Brave New World By Aldous Huxley: Character Analysis

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In Brave New World written by Aldous Huxley the narrator describes a future world state, and in this society people are conditioned and influenced from the minute they’re created to the minute they die. In this 'Brave New World ', the population is parted into five main castes- Alpha, Beta, Gamma, Delta and Epsilons, with the Alphas being the highest and Epsilons the lowest. When it comes to the main characters in this novel, there is a pretty wide variation of who belongs to what caste. Despite how the conditioning is supposed to work, some of the characters behaviors don’t follow the typical guidelines of the system. Something that frequently occurs, is a lot of challenging the way things stand and questioning how much free will the characters …show more content…
She uses soma to suppress any feelings that would be considered inappropriate and she acts how she is supposed to. The only thing she does that is unorthodox is she sees only one boy at a time. Bernard Marx, an alpha, on the other hand doesn’t quite fit into his caste because his weaker physical appearance. Alphas are typically much larger, and they say that Bernard is small due to an accident with alcohol and his blood-surrogate that left him slightly stunted His conditioning seems incomplete. He sees things completely backwards when it comes to community events, sexual relationships, and sports. Unlike everyone else in the world state, Bernard is often angry, resentful and jealous. He also really likes Lenina. Then there is Helmholtz, who is a good looking, fruitful Alpha-plus lecturer at the College of Emotional Engineering. He is a perfect example of what the people in his caste should be, but yet he feels that the stuff he does is empty meaningless and would prefer to use his writing abilities for something purposeful. In the beginning of the novel the director says “And that, that is the secret of happiness and virtue—liking what you 've got to do. All conditioning aims at that: making people like their inescapable social destiny” (Huxley 15). That quote points out Helmholtz’s flaw in …show more content…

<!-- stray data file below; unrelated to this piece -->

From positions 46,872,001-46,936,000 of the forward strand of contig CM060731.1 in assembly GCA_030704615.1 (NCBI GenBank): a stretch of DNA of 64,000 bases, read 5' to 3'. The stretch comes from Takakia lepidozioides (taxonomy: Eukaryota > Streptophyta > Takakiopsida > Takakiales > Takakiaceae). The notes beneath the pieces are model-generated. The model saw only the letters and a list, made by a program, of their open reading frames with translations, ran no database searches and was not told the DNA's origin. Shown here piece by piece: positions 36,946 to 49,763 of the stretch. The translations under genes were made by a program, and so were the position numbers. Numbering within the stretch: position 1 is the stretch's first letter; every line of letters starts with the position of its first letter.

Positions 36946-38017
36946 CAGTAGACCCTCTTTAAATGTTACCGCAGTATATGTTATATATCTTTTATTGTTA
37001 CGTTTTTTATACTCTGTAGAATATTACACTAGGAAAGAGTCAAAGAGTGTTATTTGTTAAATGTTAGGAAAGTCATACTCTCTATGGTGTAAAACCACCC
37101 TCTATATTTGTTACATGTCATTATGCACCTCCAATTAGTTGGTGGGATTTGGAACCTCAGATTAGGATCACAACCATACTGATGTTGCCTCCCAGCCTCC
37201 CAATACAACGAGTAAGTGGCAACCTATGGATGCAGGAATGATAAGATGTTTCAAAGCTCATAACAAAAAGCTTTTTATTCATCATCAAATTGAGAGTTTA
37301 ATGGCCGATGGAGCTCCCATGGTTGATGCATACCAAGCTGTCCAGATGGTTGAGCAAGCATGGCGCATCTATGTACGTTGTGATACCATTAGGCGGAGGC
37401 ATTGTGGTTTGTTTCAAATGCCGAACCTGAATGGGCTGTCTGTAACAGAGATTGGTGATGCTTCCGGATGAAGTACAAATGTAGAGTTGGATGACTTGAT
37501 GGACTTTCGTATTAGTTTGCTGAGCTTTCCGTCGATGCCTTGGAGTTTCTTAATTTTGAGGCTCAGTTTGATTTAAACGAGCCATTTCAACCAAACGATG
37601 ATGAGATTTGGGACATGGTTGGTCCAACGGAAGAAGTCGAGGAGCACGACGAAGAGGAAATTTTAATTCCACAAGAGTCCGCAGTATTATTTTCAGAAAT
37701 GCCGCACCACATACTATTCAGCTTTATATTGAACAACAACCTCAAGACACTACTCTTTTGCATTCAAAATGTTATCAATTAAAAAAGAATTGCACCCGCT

They can all make decisions, but the difference between decision making for most of them and John is, when John makes choices it’s based on what he wants not based off what people are telling him to want. Bernard even recognizes this when he’s talking to Lenina and he says "yes, 'everybody’s happy nowadays. ' We begin giving the children that at five. But wouldn 't you like to be free to be happy in some other way, Lenina? In your own way, for example; not in everybody else 's way." (Huxley 91). Unlike most people Bernard doesn’t think that being happy means being free. Lenina on the other hand, says that she is free and happy because she is told that she is free and happy. That’s why in the novel it’s hard to believe that the majority of these people actually have any free will, because unlike John they really have no individuality. They do things based on how they’ve been conditioned to do them, not how they think that it should be

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